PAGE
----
This left him hobbling around the final laps, and an opportunistic Lando Norris pinched fifth place from him at the final corner of the race – having started the lap in seventh (!). A second successive top five finish keeps Norris in third place in the Drivers’ Championship, while McLaren remain second in the Constructors’ Championship, rare air for the team in recent years.
Until last week, McLaren had not taken a fastest lap in F1 since the 2017 Hungarian GP, but they’ve now added back-to-back bonus points thanks to Norris’ famous last lap exploits last week, and ninth-placed Carlos Sainz’s barnstormer on Sunday.
Returning to Perez, the Mexican driver only just preserved sixth place, crossing the line just 0.066s ahead of teammate Lance Stroll and 0.204s ahead of Renault’s Daniel Ricciardo as F1 witnessed a rare photo finish. Seventh place for Stroll was still his best finish since Hockenheim last July, while Ricciardo might have been slightly disappointed after running as high as fourth, he at least matched teammate Esteban Ocon’s result from last weekend.
Amid the heroics of other teams in this past week, AlphaTauri (née Toro Rosso) have largely flown under the radar, but Pierre Gasly finished seventh last week and then qualified in the same position this weekend, just 0.017s behind Alex Albon (something that would have made for a great story, given that Albon was given Gasly’s Red Bull drive in mid-season last year).
Gasly was less fortunate this weekend, but teammate Daniil Kvyat finished in the final points position to become the 15th out of 20 drivers to have scored in the opening two races, leaving only Kimi Raikkonen, Romain Grosjean, Kevin Magnussen, Nicholas Latifi and George Russell yet to score in 2020.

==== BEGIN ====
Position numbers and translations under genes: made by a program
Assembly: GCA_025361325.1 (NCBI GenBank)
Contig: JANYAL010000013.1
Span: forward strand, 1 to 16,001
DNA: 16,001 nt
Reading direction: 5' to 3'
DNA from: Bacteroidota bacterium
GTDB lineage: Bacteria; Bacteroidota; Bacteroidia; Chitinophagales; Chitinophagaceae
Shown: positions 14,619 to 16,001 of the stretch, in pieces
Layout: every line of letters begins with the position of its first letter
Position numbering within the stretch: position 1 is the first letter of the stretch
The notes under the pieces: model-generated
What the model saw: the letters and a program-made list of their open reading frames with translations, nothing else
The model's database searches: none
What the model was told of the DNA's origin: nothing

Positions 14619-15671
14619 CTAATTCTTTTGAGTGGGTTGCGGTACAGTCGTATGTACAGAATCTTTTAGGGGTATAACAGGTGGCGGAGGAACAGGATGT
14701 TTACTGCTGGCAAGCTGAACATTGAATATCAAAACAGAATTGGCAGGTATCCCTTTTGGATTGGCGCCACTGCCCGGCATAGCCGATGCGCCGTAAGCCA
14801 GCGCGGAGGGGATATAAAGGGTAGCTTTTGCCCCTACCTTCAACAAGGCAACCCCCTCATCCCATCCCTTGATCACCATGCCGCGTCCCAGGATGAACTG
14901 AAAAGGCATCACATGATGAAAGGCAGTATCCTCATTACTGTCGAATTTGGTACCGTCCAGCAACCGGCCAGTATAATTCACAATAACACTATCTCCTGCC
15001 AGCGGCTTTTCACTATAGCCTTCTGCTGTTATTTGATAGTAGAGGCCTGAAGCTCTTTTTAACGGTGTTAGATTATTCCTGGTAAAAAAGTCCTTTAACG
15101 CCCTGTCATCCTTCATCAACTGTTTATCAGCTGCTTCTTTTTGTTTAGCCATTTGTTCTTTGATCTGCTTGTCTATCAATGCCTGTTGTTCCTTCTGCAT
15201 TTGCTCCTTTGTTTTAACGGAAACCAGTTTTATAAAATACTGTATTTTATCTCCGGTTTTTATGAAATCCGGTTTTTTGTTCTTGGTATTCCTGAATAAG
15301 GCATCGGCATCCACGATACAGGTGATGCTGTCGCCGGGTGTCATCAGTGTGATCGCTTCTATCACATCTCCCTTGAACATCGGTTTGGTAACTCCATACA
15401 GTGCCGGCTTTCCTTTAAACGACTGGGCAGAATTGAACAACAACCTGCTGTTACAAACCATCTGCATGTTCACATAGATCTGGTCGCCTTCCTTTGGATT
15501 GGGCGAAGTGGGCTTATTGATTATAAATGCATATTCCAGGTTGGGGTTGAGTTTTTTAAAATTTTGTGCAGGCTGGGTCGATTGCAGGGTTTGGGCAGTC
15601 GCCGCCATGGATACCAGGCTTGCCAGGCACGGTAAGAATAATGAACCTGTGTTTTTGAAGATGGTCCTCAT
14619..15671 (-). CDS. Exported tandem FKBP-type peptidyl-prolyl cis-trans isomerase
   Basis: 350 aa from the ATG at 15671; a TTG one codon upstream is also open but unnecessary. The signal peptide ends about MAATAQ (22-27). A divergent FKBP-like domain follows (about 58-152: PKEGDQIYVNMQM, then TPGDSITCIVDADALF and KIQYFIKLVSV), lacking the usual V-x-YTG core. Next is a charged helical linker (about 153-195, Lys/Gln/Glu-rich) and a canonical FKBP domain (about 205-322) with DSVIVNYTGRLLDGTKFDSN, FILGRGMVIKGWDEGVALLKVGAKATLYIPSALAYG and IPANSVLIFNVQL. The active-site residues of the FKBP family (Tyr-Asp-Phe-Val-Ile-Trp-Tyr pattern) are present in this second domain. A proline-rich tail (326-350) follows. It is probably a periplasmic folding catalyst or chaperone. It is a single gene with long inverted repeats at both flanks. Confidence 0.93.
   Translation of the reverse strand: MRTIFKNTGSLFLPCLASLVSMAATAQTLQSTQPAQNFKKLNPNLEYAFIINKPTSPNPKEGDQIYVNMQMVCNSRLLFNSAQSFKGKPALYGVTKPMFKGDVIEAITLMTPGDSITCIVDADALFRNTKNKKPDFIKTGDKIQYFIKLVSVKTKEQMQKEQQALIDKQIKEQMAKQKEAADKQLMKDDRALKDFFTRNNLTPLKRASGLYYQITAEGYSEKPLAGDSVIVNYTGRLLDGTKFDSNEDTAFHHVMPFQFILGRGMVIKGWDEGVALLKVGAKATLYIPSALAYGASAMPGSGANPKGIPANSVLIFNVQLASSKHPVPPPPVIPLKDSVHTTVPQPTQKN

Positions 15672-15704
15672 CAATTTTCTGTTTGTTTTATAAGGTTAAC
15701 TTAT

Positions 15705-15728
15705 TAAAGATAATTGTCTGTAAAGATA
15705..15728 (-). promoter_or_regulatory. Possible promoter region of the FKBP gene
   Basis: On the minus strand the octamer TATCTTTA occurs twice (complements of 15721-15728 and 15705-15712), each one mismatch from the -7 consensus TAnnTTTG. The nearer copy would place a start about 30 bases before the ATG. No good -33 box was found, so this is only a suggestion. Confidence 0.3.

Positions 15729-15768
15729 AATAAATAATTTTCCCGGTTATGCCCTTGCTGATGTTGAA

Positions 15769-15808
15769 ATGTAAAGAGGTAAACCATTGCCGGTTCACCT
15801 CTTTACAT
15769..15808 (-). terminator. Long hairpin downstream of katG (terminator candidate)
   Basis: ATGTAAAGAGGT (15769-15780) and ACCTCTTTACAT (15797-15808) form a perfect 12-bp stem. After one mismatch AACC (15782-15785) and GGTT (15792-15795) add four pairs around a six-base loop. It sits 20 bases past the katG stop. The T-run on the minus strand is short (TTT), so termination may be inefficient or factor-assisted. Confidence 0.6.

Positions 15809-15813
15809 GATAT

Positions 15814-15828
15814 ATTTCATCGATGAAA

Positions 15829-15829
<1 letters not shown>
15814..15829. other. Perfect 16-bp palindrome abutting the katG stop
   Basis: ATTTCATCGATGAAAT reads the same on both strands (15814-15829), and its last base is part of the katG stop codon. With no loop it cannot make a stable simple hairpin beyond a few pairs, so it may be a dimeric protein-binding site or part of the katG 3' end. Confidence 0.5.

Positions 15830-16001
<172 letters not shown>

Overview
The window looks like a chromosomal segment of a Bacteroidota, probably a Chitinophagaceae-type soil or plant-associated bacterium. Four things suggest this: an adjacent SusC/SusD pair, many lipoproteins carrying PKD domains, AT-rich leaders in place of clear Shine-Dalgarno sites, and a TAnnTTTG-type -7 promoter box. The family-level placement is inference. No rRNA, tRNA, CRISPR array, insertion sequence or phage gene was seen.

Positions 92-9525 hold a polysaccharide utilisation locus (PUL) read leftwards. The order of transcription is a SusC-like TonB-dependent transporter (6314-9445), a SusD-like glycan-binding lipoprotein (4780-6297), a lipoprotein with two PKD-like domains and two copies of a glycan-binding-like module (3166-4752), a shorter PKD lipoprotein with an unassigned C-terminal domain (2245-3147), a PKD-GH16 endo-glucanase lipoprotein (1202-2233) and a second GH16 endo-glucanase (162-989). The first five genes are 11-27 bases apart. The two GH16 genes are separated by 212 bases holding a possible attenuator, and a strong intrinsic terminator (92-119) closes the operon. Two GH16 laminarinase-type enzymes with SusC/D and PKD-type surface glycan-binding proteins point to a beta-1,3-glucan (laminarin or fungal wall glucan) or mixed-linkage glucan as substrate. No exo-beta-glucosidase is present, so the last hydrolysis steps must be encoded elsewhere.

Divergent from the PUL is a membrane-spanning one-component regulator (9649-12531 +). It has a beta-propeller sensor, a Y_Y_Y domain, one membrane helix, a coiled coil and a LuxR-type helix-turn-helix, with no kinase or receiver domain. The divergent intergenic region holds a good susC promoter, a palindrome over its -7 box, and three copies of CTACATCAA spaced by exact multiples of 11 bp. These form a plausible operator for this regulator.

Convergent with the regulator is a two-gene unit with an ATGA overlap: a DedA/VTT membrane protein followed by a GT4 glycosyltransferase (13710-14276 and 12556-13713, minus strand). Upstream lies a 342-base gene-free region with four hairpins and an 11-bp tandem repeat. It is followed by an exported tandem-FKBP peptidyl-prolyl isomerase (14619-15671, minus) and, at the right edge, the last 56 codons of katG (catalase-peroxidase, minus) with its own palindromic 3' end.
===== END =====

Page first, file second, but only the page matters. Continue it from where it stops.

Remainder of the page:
In the case of George Russell it is now 23 races and counting without a career point. Proving that statistics don’t always tell the full story, it is also 23 races and counting without ever being outqualified by a teammate, and Russell was one of the stars of wet qualifying, when he not only reached Q2 for the first time in his career (and the first for a Williams since Interlagos 2018), but he sensationally came within 0.091s of reaching Q3!
Alas, an early off-track excursion blew has raceday chances, but it was more positive news for a teammate that endured the worst year in their history last season.
Speaking of bad seasons, things are not looking good at Scuderia Ferrari, and the embarrassing sight of Charles Leclerc hitting his own teammate Sebastian Vettel on Sunday saw both cars eliminated after only four laps, one of the worst showings in Ferrari history and their first double retirement since Singapore 2017 (when both cars were eliminated on the first lap for the only time in their history).
This capped consecutive races in which neither Ferrari qualified in the top six, the first such occurrence since the final two races of 2014, a season that ended not only without a victory, but with only two podium finishes all year.
Not a year that Ferrari would care to repeat.